After 38 years, working with thousands of undergraduates and hundreds of MBAs and PMBAs, traveling on dozens of recruiting trips overseas and domestically, serving two WashU schools and even suffering through one five-month layoff, Jan Snow is about ready to close this chapter and move into retirement.
Snow, who has served for more than 13 years as the unofficial “mama bear” to hundreds of PMBAs in her role as director of professional MBA student services, has announced her retirement effective November 1, 2019.
“I announced it pretty early because I wanted to see if my replacement would come and I could help with the continuity,” Snow said, typically thinking as much about the school’s future as her own. “I’m leaving now because I’m still healthy enough to do some traveling and can do some volunteer work.”
Until then, Snow’s third-floor office retains the look of an archivist’s closet, adorned with a crush of statuettes, figurines, paintings, icons and images recalling her many overseas trips and the scores of students—international and domestic—who have expressed appreciation for her counsel, friendship and shoulder while they attended WashU Olin.
“Every evening when arriving for class, like clockwork, Jan would always be standing by the door greeting us with a smile and kind words,” Melissa Arning Leuthardt, PMBA ’09, said, recalling her time as a student at Olin.
In Snow’s office, there’s the bedazzled green dolphin from the Dominican Republic, the Japanese kanji spelling her name, the African dolls she had made during a recruiting trip, the jade dragon, at least four fans and so much more from trips and students representing Venezuela, Lebanon, China, Korea and significant portions of Europe.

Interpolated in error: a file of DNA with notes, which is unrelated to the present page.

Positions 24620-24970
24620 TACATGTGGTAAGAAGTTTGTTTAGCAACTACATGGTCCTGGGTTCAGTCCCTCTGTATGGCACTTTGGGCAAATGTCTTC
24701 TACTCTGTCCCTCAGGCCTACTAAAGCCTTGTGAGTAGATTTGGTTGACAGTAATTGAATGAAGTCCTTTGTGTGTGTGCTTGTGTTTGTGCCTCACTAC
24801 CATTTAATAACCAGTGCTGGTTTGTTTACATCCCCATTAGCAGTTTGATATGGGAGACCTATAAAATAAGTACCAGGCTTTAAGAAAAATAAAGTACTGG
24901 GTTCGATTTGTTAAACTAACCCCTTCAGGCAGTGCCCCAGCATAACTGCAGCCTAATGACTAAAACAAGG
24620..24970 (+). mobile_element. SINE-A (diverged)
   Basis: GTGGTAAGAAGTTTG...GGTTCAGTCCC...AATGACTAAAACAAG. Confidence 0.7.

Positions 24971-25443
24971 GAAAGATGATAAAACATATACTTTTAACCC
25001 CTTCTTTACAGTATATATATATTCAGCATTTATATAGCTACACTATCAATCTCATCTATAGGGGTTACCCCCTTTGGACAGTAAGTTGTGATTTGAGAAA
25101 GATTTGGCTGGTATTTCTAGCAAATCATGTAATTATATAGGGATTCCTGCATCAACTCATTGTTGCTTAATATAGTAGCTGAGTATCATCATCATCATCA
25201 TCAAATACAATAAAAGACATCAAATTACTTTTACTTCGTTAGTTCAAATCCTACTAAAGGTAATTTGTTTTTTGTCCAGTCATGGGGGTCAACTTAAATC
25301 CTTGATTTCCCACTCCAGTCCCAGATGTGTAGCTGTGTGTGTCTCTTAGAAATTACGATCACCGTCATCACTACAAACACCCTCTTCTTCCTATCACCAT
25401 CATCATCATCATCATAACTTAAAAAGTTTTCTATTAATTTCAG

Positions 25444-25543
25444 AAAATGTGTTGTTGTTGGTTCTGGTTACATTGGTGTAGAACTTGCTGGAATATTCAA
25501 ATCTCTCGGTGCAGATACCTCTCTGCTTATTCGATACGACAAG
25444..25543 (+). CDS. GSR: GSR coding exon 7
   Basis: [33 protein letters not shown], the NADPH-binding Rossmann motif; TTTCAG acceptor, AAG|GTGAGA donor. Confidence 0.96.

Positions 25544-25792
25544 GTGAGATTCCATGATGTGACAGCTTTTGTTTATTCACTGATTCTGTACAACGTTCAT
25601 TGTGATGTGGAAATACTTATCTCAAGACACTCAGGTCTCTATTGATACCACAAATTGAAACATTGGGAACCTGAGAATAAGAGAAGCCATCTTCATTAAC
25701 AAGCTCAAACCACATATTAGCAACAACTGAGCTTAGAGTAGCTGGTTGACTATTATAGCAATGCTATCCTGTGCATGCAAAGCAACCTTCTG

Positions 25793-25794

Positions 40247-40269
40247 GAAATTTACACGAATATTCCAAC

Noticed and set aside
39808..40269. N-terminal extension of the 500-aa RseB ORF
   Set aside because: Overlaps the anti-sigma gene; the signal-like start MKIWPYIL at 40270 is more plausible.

And there are pictures—so many pictures of current and past PMBA students. There’s the “Indian Mafia”—her nickname for several Indian students who leaned heavily on her help and included her in numerous social gatherings. There are yearbook-style sheets of past PMBA classes. Group shots from social outings and overseas gatherings. A picture of one alum cradling his infant son in the crook of his arm.
“I became unofficial mother, so I got to know lots and lots of the international students,” she said. The students are what gets her up in the morning. “I honestly feel close to all of them. When someone asks who do you want to have at your retirement party? Well, I want the students. The students are the reason I’ve been doing this.”
Students took Snow’s role to heart.
“During GO! Weekend, I was making my plate for lunch and Jan called me out for not having any vegetables,” said Tom Dart, PMBA ’22. “I took them because I was afraid she was going to call my mom.”
Snow has worn Diwali sarees and attempted to cook Indian food for students. She’s attended happy hours after PMBA classes. She’s kept in regular touch with students as far flung as the former Soviet republic of Georgia and Shanghai.
The high regard she holds among students and colleagues came to the fore the week of August 4—the day she arrived in Shanghai to accompany the first-year MBA students on their global immersion. Two days later, she awoke to news that the second floor of her Maplewood home had been gutted by fire, killing one of her cats and ruining most of her belongings with water, smoke and fire damage.
The Olin community rallied with a fundraiser, raising a substantial amount that has helped her meet urgent needs that insurance can’t or hasn’t yet addressed. “You can’t even imagine this outpouring of money and love,” she said. “It’s been hard for me. I told the dean that my father would be rolling in his grave if he knew I was accepting money.”
Snow is determined to make sure the personal tragedy isn’t the defining moment of her time at WashU, which included five years doing undergraduate recruiting for the School of Engineering, a five-month layoff from that position, three years as associate director of MBA student services and 13 in her current role.
“I’m going to miss the students. My nephew has three boys and they asked me whether I had any children. I said I have 300,” Snow said. “It’s going to be hard saying goodbye.”